An extensive multi-channel seismic dataset acquired between 1970 and 1990 by Oljeprospektering AB (OPAB) has recently been made available by the Geological Survey of Sweden (SGU). This thesis summarizes four papers, which utilize this largely unpublished dataset to improve our understanding of the geology and CO2 storage capacity of the Baltic and Hanö Bay basins in southern Sweden.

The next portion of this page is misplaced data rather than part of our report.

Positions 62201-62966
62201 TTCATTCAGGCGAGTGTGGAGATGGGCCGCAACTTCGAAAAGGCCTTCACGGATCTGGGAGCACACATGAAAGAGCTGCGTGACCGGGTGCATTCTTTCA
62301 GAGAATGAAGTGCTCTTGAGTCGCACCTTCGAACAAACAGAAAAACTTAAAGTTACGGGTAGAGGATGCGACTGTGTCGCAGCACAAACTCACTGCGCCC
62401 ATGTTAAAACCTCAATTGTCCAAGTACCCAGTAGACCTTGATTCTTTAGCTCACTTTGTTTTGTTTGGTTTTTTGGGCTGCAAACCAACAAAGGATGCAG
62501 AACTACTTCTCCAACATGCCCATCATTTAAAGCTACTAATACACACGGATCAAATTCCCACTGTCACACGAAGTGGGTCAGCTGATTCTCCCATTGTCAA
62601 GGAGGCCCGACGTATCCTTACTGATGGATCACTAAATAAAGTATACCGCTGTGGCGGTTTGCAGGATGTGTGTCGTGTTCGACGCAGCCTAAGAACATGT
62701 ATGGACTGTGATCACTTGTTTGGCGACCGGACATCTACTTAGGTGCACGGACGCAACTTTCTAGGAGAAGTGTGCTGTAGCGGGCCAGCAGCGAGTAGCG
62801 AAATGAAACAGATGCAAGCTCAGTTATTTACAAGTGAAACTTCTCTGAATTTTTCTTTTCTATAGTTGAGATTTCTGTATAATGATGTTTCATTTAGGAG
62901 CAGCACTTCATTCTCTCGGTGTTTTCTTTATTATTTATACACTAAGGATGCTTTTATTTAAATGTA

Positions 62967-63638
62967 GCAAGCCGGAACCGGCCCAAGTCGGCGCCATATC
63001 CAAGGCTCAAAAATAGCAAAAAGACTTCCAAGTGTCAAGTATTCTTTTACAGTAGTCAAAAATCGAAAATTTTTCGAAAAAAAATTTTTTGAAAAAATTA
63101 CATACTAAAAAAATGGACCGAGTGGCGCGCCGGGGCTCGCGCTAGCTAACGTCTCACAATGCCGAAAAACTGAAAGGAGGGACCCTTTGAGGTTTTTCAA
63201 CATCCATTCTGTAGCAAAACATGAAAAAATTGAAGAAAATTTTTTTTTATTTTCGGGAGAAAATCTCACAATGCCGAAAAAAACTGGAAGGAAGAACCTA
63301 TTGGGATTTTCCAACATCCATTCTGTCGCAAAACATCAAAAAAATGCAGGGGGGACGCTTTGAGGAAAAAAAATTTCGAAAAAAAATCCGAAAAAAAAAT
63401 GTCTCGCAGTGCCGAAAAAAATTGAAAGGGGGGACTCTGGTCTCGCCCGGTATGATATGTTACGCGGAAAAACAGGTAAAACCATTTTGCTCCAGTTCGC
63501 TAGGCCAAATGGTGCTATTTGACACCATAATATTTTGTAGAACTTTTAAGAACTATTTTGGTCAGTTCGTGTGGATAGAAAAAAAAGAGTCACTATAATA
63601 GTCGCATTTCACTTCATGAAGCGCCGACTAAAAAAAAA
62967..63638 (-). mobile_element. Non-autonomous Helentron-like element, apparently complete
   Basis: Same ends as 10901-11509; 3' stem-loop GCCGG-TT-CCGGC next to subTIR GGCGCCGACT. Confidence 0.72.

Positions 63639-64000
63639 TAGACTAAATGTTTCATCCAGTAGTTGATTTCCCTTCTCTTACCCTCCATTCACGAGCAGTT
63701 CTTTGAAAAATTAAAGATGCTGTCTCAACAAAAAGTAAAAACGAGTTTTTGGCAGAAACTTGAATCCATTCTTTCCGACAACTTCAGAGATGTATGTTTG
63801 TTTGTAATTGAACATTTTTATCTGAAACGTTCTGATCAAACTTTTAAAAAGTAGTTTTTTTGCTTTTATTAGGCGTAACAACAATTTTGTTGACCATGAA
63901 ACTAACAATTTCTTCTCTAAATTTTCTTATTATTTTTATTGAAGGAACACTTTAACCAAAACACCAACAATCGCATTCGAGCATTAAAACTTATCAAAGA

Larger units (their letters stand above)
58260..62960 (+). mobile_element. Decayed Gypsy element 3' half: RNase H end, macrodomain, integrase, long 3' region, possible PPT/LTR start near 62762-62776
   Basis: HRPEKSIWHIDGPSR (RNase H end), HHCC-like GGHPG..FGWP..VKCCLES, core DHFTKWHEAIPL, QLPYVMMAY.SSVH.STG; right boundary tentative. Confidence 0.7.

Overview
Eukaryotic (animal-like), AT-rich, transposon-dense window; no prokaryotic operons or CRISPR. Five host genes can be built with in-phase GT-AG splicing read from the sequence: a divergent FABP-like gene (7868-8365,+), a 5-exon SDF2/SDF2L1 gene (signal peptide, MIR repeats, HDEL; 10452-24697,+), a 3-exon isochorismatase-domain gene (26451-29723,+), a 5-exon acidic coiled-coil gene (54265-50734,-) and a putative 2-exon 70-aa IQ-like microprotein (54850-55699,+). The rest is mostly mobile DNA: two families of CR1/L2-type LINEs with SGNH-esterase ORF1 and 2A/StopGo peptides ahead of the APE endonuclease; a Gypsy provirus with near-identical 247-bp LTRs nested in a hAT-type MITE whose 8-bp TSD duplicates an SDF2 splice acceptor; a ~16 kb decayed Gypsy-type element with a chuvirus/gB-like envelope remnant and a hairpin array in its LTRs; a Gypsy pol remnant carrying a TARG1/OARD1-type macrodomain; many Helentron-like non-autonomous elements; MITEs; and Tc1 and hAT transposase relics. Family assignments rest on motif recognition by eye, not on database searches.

A range of new processing workflows were developed, which typically provide an improvement in the final stacked seismic image, when compared to the result obtained with the original processing. A method was developed to convert scanned images of seismic sections into SEGY files, which allows large amounts of the OPAB dataset to be imported and interpreted using modern software. A new method for joint imaging of multiples and primaries was developed, which is shown to provide an improvement in signal to noise for some of the seismic lines within the OPAB dataset. For the first time, five interpreted regional seismic profiles detailing the entire sedimentary sequence within these basins, are presented. Depth structure maps detailing the Outer Hanö Bay area and the deeper parts of the Baltic Basin were also generated. Although the overall structure and stratigraphy of the basins inferred from the reprocessed OPAB dataset are consistent with previous studies, some new observations have been made, which improve the understanding of the tectonic history of these basins and provide insight into how the depositional environments have changed throughout time. The effective CO2 storage potential within structural and stratigraphic traps is assessed for the Cambrian Viklau, När and Faludden sandstone reservoirs. A probabilistic methodology is utilized, which allows a robust assessment of the storage capacity as well as the associated uncertainty. The most favourable storage option in the Swedish sector of the Baltic Basin is assessed to be the Faludden stratigraphic trap, which is estimated to have a mid case (P50) storage capacity of 3390 Mt in the deeper part of the basin, where CO2 can be stored in a supercritical phase.